The ongoing Air Canada saga continues. If you are keeping score:
Recap of the Battle
Round One: Customer Service Agents (CAW) and AC agree to send remaining pension dispute to an interest arbitration, thereby avoiding back-to-work legislation by the Tories. A unanimous three-person arbitrator board sides with CAW argument in the interest arbitration. Workers 1. Air Canada 0. AC ungraceful in defeat, files an application for review of the award, but then later changes it mind and withdraws the application.
Round Two: Flight Attendants’ bargaining committee (CUPE) and AC bargain a tentative collective agreement in June, but members overwhelmingly reject the award (TA1). Bargaining resumes, but now the Tories have once again intervened and told the parties that they will not be permitted to engage in the usual strike/lockout process. Under the shadow of back to work legislation and interest arbitration, AC and the CUPE bargaining committee bargain a second proposed agreement (TA2)–this means that the committee elected by the CUPE membership to bargain on their behalf agreed to a ‘proposed’ collective agreement. This one too is rejected by 65% of the flight attendants who voted. At this point, the Minister of Labour makes the odd pronouncement that the system is broken because the union members have exercised their democratic right to express a different view of what constitutes a reasonable deal than the CUPE bargaining committee. She files a highly unusual reference under Section 107 of the Code, asking the Board to impose a collective agreement. The parties then reach a settlement, pursuant to section 79 of the Code, to refer the bargaining dispute to Elizabeth Macpherson, Chair of the CIRB, to determine the new collective agreement.
Macpherson issues her decision yesterday, imposing TA2 as the new collective agreement. Workers/Unions: 1 Air Canada: 1
Round 3 (Pilots) and 4 (Baggage Handlers) coming up.
The Macpherson Decision
Here is Macpherson’s award.
She reasons that her job as an interest arbitrator is to “replicate” what the parties most likely would have bargained if left to the usual strike/lockout route. This is called the Principle of Replication. It was used in the Round One interest arbitration too, but that time it worked in favour of the union. Macpherson points to legal precedent for the point that the best guide for what the parties would have ultimately agreed to if left to their own devices is the deal that the Employer and the union’s bargaining committee had agreed to (TA2). She says this:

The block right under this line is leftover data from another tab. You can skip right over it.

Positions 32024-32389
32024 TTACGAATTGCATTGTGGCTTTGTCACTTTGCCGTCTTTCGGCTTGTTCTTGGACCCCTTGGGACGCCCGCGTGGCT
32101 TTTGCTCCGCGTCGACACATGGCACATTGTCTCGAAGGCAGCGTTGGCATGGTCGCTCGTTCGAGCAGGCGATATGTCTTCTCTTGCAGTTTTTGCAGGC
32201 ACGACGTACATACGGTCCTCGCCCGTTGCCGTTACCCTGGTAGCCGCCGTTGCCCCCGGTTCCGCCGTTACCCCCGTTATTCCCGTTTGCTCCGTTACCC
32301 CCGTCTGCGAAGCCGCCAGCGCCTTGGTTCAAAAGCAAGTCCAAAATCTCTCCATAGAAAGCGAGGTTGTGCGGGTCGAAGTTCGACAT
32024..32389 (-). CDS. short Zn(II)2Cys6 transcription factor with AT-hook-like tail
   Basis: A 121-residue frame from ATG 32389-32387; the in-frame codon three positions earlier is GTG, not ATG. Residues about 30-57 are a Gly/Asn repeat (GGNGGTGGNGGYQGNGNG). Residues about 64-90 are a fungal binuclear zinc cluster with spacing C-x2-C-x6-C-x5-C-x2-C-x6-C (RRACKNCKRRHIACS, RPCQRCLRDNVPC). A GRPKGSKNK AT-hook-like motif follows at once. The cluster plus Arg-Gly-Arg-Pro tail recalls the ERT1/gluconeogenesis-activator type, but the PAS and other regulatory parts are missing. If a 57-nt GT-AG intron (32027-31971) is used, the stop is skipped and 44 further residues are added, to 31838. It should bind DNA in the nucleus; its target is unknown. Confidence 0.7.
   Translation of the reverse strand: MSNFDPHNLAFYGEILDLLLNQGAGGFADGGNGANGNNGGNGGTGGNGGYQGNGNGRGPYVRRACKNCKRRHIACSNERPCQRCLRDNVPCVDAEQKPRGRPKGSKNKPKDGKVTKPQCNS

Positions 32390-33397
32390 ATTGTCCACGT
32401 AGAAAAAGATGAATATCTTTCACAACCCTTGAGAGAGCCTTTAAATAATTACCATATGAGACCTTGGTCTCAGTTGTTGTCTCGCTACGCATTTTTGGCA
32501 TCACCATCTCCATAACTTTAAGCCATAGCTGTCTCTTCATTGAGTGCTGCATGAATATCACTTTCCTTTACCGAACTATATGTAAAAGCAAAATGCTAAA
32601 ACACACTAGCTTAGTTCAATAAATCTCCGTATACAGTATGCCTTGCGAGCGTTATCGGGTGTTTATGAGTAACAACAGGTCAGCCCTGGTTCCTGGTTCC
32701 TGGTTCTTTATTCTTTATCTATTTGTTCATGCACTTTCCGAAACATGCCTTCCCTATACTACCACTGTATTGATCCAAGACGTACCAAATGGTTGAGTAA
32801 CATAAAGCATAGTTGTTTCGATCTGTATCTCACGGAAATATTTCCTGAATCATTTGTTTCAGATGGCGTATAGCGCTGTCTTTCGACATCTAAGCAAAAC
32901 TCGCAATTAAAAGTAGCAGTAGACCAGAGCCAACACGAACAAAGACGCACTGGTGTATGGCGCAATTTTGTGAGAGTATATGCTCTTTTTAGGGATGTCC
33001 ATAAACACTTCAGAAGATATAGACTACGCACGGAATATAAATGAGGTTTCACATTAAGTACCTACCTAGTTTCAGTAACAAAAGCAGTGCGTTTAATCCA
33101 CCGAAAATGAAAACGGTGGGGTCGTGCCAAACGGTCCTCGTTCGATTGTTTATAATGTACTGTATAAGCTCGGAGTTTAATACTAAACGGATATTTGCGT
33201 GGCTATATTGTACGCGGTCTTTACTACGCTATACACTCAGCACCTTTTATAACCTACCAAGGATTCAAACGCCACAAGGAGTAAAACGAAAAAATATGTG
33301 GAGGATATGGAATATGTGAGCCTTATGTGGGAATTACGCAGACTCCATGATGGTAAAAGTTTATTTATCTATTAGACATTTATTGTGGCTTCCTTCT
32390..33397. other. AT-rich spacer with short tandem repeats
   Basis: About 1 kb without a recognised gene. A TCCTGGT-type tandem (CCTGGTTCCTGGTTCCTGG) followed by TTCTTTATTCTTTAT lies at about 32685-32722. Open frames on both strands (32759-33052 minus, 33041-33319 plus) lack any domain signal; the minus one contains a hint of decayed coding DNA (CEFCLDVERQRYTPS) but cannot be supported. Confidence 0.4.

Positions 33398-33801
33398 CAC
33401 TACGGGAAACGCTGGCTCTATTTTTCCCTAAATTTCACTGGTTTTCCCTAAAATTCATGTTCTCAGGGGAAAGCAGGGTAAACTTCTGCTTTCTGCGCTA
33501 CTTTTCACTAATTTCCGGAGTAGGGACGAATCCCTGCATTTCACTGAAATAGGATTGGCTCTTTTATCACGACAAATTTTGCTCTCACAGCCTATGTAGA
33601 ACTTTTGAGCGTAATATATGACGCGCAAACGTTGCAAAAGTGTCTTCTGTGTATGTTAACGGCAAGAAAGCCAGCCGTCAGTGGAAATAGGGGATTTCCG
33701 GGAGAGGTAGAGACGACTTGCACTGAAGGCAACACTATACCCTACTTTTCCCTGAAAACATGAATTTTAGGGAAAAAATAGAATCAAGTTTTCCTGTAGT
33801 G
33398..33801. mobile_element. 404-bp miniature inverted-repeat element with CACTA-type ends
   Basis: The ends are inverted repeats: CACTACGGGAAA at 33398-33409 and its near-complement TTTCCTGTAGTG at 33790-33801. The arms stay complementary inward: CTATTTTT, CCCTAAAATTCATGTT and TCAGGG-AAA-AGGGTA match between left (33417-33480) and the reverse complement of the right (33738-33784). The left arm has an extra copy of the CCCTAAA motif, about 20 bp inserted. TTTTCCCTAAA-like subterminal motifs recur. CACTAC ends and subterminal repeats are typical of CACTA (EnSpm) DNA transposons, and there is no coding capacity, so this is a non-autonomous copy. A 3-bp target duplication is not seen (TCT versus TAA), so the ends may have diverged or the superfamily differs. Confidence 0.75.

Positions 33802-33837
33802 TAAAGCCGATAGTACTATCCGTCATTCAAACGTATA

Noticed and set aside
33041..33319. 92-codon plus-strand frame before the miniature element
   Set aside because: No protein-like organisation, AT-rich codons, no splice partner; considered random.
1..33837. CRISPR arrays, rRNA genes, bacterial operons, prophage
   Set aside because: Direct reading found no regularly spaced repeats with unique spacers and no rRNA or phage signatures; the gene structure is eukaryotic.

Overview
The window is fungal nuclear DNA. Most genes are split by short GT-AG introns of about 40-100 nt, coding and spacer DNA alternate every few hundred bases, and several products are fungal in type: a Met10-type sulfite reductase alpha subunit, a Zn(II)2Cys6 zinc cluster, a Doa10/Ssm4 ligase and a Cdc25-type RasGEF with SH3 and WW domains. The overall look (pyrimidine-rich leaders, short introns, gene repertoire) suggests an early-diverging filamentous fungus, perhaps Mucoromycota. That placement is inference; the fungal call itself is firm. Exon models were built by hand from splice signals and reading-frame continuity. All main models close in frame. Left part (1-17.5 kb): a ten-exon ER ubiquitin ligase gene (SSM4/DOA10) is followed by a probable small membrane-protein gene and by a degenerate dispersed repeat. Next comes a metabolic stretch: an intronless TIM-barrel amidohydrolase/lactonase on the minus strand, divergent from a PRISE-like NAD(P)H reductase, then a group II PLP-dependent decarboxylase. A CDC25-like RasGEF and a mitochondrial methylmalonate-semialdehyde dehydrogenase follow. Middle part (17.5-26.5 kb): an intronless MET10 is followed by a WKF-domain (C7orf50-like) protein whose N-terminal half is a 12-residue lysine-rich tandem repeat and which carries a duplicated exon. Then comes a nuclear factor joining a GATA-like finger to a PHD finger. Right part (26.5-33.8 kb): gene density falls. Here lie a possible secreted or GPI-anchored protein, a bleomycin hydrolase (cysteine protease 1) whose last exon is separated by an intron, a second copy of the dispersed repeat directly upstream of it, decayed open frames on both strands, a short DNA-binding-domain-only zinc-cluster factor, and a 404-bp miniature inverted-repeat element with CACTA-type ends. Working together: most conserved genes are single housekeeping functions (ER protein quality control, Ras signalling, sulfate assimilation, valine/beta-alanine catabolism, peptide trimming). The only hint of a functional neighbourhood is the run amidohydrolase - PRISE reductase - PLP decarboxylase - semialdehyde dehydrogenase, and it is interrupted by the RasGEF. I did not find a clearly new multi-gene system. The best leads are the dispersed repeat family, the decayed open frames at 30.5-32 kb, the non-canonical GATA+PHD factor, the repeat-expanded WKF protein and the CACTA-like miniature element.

There is considerable jurisprudence holding that an interest arbitrator may consider a rejected tentative agreement as evidence of the agreement that free collective bargaining would have produced, and that the onus is on the party seeking to cvhange a repudiated agreemetn to demonstrate why a change is justified… [There] are exceptions to the use of a rejected tentative agreement as a guide to what free collective bargaining would have produced. Where there is ‘extraordinary evidence’ or where a rejected agreement is clearly erroneous, irrational, unreasonable, or dysfunctional, an interest arbitrator may disregard that agreement when endeavouring to replicate what the parties could reasonably be expected to have agreed upon.
The Union argued that all of the government’s unprecedented meddling in the bargaining process were ‘extraordinary circumstances’ because they removed any real incentive for AC to bargain seriously, so that TA2 cannot be considered a replication of what would have happened if a strike or lockout would have been permitted. Rather, TA2 represented the best the union committee thought it could bargain given that the government would not permit it to exercise its legal right to strike. Macpherson rejected that argument on the basis that the union had been able to bargain an improvement between the date of TA1 and TA2. Therefore, she finds no ‘extraordinary circumstances’ that would cause her to depart from the presumption that a rejected settlement that a union bargaining committee had agreed to is what the parties would most likely have agreed to.
Here’s an advanced test question for labour law students:
Do you think that a lesson in this story for union bargaining committees is to not endorse a tentative collective agreement, and instead simply take the employers’ “final offer” to the members without any recommendation from the bargaining committee?
Do you think that approach would get the union around this presumption that once a union’s bargaining committee endorses a proposed deal, it is that deal that an arbitrator will ultimately impose?
Would that strategy be bad faith bargaining? Should it be?